The $199 tablet according to Freescale

Freescale Semiconductor will show off a tablet design that integrates its version of the power-efficient ARM processor at the Consumer Electronics Show.

Freescale Semiconductor has designs on new "smartbook" tablet computers and to prove it it's rolling out a second-generation reference design at the Consumer Electronics Show.

To say that tablet concepts are all the rage right now is, of course, an understatement. With a media frenzy over a reportedly imminent Apple tablet, companies like Freescale, which will supply the silicon guts of these newfangled computers, are eager to show concepts that they are peddling to device makers.

Freescale tablet reference design
Freescale tablet reference design Freescale Semiconductor

Freescale is pushing designs "with prices less than $200"--according to a statement--that integrate its version of the power-efficient ARM processor: the i.MX515 chip based on ARM Cortex-A8 technology.

Here's how Freescale describes the design: it will "provide instant-on functionality, persistent connectivity and all-day battery life." The tablet that the chipmaker will show at CES will run both the Android and Linux operating systems.

An overview of the Freescale reference design:

  • Display: 7-inch (1024 x 600) touch screen
  • Processor: Freescale i.MX515 processor based on ARM Cortex-A8 core
  • Connectivity: 3G modem (option) 802.11 b/g/n, Bluetooth 2.1, GPS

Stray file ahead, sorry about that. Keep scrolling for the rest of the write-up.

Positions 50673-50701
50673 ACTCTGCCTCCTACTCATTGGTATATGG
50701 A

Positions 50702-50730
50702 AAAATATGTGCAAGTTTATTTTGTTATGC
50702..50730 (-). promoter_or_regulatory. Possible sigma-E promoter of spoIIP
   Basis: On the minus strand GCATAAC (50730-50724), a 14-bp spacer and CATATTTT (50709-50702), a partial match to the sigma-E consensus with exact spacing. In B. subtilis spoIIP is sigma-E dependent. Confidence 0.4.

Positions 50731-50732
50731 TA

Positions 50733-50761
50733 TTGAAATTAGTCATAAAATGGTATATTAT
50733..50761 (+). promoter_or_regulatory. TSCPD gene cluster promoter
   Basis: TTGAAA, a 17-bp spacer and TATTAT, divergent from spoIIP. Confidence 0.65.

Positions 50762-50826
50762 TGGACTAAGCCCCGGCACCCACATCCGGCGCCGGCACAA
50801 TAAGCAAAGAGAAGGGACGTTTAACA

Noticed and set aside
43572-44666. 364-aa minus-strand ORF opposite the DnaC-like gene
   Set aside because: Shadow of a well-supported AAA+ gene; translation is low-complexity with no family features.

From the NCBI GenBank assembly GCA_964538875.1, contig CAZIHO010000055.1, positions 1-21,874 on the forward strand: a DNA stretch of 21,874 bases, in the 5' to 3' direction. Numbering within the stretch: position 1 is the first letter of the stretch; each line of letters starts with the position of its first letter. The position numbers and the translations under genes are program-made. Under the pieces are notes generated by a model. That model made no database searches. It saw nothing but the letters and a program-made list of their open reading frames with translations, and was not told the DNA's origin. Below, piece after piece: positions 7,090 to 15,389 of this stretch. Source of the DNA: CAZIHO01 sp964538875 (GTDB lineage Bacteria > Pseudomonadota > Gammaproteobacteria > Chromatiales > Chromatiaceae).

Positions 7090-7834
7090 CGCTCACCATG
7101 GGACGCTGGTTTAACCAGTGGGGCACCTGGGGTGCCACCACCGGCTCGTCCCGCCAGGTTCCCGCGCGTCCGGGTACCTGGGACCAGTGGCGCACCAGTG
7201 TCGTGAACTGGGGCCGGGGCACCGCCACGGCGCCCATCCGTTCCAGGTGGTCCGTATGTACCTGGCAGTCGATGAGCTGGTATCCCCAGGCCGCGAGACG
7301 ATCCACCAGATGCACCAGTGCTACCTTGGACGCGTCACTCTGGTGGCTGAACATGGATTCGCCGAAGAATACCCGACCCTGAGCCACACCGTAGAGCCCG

• Memory: 512 MB DDR2
  • Storage: from 4GB to 64GB internal storage; removable micro SD
  • Camera: 3 Mpixel (video recording up to VGA 30fps)
  • Sensors: 3-axis accelerometer and an ambient light sensor
  • Adobe Flash Player support
  • Operating system: Android or Linux
  • Price: under $200

Freescale alternative design: tablet removable from keyboard dock.
Freescale alternative design: tablet removable from keyboard dock. Freescale Semiconductor

Partners include Inventec Appliance for design and manufacturing services and Thundersoft for software integration customization and optimization.

The erstwhile chip manufacturing arm of Motorola (spun off in 2004) calls its technology platform Smart Application Blueprint for Rapid Engineering or SABRE. "The SABRE tablet platform for smartbooks incorporates feedback from a recently completed end-user research study conducted in conjunction with Savannah College of Art and Design's prestigious Industrial Design program," the company said.

And availability? The smartbook reference design is expected to be available for evaluation beginning in February, according to the company.

About the author

Brooke Crothers writes about mobile computer systems, including laptops, tablets, smartphones: how they define the computing experience and the hardware that makes them tick. He has served as an editor at large at CNET News and a contributing reporter to The New York Times' Bits and Technology sections. His interest in things small began when living in Tokyo in a very small apartment for a very long time.


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